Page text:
There are a series of poly tunnels that sit brimming with good stuff on the edge of the community of Amaoti in Kwa-Zulu Natal, South Africa. Amaoti is characterised in part by poverty and all the different traps that that relates to; unemployment, poor housing, low sanitation and malnutrition (among other things).
But boy is there community here and jees is there good stuff coming out of a space that faces huge challenges. I met some of the folk who are part of a movement implicating change here as part of the Domino Foundation team. They grow goodness in the ground that contributes to a goodness on the ground as huge numbers of orphans are fed daily from food made up of this freshly grown veg.
Here’s Bheki, one of the team, telling his tale…
Those are carob pods between Mehmets hands.
Four seeds from the pods found on the carob tree, of which one ancient one stands among Mehmets olive grove, is equal to one carat. Those seeds define an age-old way of measuring and establishing the value of precious stones and metals. That pod contains a sweet elixir too- it ups the blood count and goes gloriously well in a traditional cake (which I can vouch is made excellently by Mehmets mother)…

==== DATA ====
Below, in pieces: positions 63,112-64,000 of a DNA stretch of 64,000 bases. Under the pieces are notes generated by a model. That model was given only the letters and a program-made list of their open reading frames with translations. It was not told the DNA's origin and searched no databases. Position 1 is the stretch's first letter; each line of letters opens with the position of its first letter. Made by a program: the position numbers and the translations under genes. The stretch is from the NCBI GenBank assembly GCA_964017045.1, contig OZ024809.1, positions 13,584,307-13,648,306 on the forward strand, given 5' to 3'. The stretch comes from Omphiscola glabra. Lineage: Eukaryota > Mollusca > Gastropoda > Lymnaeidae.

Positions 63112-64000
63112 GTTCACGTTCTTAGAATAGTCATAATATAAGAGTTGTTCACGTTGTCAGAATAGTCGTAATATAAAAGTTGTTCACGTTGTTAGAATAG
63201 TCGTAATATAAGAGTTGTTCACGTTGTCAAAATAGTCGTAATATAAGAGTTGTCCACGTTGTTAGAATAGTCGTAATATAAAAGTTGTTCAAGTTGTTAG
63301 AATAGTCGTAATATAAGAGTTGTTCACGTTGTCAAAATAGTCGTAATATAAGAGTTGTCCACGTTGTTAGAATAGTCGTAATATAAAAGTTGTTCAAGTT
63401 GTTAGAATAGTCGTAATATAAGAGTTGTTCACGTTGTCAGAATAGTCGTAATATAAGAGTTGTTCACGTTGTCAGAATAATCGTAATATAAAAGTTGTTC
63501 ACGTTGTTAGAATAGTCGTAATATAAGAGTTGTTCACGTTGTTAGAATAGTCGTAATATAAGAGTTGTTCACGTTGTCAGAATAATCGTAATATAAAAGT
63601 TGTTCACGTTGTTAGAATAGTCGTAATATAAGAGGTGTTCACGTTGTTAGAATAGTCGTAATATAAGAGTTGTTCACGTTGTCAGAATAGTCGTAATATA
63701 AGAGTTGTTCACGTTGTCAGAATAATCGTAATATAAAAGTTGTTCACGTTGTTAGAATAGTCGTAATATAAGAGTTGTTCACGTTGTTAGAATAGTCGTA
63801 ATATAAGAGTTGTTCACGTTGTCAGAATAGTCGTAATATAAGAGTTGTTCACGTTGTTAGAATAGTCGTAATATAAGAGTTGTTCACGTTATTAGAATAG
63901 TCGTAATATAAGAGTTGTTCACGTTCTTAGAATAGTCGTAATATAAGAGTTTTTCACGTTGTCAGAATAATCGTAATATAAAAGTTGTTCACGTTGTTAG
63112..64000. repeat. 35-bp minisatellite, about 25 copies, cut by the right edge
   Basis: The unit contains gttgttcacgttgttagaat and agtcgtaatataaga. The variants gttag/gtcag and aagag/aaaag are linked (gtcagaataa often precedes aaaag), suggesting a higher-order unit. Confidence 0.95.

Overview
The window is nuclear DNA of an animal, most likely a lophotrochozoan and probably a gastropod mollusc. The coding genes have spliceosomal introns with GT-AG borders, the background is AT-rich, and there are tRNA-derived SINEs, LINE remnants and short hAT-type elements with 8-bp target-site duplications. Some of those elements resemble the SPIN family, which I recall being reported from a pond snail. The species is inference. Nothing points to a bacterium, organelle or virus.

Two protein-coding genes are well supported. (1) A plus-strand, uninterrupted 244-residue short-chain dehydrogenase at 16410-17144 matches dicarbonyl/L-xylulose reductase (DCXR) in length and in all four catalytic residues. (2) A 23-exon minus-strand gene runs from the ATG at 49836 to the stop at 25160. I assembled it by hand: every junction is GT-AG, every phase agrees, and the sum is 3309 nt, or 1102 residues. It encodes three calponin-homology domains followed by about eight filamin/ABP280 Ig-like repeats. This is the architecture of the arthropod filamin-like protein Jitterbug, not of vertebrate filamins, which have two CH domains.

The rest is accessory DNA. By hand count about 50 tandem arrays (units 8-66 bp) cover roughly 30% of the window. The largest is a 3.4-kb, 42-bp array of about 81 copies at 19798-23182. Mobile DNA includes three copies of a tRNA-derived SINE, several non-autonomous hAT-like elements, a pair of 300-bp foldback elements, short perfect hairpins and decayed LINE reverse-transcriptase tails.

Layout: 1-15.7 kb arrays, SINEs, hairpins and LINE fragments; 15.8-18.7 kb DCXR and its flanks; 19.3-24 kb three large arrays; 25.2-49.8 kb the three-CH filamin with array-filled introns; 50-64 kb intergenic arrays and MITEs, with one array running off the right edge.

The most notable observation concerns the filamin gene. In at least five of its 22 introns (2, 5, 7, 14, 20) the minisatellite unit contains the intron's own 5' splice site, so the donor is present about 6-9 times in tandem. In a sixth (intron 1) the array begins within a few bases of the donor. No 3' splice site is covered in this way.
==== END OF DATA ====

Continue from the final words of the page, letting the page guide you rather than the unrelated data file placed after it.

Mehmet is full of these nature infused gems- a natural byproduct of a childhood spent foraging with his grandfather on a mountainside in Cyprus where I was lucky to spend a few sweet days recently.
“Son, land gives you everything you need to survive.” That’s what Eustaquios’ father told him, and it’s the story Eustaquio told to me as I sat surrounded by pigs, drinking madly sweet coffee out of a bowl, enjoying the hospitality of Eustaquio’s family in North-West Colombia.
Eustaquio loves his land. I mean he really loves it.
For him, the land is sacred and that’s why he is fighting to protect it- it keeps him and his family alive. But it’s more than that too.